Tells judge there is “some aggression” in his tone
Losing his cool, a senior advocate for Muslim parties in the Ram Janmabhoomi-Babri Masjid land dispute case in the Supreme Court, told a curious judge on Thursday that he was seeing “some kind of aggression” in his tone.
A five-judge Constitution Bench, headed by Chief Justice Ranjan Gogoi, which was hearing the decades-old politically sensitive case on the 27th day, did not re-assemble after the lunch break and a source said the CJI was not feeling well. “The CJI was a bit unwell. That is why the board was discharged post-lunch,” the source said.
The Bench was earlier questioning senior advocate Rajeev Dhavan, appearing for the Sunni Waqf Board and others including original litigant M Siddiq, about the testimony of a witness who had visited the disputed site in 1935 and had deposed before the Allahabad High Court in 2000.
The Bench, also comprising Justices S.A. Bobde, D.Y. Chandrachud, Ashok Bhushan and S.A. Nazeer, asked Mr. Dhavan to read some other portions of the testimony of witness Ram Surat Tiwari dealing with prayers offered by the Hindus at the railings on the disputed site.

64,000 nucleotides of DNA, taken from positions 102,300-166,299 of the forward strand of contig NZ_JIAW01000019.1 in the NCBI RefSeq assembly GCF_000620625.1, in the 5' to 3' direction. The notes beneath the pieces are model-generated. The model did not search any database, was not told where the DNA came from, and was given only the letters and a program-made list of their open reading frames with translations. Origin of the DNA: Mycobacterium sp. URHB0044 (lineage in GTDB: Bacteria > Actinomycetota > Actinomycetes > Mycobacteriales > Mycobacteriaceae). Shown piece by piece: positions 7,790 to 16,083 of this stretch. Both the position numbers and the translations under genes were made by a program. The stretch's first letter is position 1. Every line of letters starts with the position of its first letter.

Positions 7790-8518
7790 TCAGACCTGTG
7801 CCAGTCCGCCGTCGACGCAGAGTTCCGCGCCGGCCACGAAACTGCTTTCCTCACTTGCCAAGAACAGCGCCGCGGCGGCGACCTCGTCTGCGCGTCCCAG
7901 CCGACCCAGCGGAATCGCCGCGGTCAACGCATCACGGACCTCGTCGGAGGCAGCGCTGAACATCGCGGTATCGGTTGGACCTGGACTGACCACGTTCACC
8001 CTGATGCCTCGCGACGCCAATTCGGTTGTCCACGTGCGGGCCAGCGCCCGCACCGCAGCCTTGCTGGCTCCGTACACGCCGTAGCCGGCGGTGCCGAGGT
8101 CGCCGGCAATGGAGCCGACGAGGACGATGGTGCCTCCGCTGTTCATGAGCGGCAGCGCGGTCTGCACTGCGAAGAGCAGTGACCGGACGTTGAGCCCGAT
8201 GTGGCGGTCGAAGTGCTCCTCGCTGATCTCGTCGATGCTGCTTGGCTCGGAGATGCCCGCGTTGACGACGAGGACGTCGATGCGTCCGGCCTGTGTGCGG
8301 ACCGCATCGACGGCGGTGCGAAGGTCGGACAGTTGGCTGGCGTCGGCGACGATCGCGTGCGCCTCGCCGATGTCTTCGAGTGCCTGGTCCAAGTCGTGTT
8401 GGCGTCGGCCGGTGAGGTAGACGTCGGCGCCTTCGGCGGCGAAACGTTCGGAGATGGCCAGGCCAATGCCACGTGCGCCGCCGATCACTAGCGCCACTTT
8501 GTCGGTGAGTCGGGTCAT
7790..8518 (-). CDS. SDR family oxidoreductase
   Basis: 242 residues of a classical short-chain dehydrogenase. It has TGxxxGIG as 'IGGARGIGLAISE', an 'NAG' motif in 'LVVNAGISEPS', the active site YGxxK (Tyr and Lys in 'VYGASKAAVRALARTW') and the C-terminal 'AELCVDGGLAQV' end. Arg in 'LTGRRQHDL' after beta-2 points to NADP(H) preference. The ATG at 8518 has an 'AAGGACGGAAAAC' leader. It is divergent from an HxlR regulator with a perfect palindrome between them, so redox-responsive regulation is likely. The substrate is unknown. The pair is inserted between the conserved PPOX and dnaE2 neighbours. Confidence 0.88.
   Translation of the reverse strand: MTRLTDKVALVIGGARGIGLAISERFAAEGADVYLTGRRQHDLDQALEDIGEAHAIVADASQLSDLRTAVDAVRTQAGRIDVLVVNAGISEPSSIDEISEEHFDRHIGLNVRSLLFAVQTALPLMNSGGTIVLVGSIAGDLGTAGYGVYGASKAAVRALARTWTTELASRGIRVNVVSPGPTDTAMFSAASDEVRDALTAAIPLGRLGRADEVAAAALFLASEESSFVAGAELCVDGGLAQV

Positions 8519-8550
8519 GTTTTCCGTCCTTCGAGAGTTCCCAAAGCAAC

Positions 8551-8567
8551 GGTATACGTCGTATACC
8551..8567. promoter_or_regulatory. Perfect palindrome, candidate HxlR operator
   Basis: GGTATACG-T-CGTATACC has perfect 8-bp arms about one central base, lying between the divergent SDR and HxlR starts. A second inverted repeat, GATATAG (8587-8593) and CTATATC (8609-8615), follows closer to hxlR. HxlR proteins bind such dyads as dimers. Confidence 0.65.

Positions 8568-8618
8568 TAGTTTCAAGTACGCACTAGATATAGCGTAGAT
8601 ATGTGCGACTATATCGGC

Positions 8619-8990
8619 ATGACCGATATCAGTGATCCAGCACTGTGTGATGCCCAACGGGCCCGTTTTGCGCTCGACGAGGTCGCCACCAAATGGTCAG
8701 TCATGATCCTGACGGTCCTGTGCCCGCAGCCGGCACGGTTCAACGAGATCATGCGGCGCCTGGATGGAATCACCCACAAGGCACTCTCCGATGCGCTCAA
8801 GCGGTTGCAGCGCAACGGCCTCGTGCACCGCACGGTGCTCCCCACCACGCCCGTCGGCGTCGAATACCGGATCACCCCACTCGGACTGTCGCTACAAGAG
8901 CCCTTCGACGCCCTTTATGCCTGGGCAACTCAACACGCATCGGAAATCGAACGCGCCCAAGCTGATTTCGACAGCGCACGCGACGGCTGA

“This witness said that he had gone there (site) in 1935… Read his statement, whether we believe it or not is something else,” Justice Bhushan asked Mr. Dhavan.
“I can see some kind of aggression in My Lord’s tone,” Mr. Dhavan said, adding, “If lordships are saying that I am twisting the evidence then I will read that out.” This is not about twisting, the point is whether certain facts are there or not, the judge said.
Senior advocates C.S. Vaidyanathan and Ranjit Kumar objected to the assertions of Mr. Dhavan who quickly apologised to the Bench. “My apologies. Sometimes, I am taken aback. I get frightened, what should I do… When there is a hearing which is going on for this long, we sometimes get carried away.”
“Mr. Dhavan, people who come from the North West Frontier do not get frightened. We are impressed by the history,” the CJI observed with a smile.
On Wednesday also, Mr. Dhavan termed as “conjecture” the court’s observation that the Hindus believed in some divinity in the central dome of the disputed structure which made them offer prayers at the railings put up by the British in 1858. He had quickly apologised.
At the outset on Thursday, Mr. Dhavan referred to the testimonies of various witnesses, produced by the Hindu side in the High Court, to drive home the point that there was a Babri mosque at the site.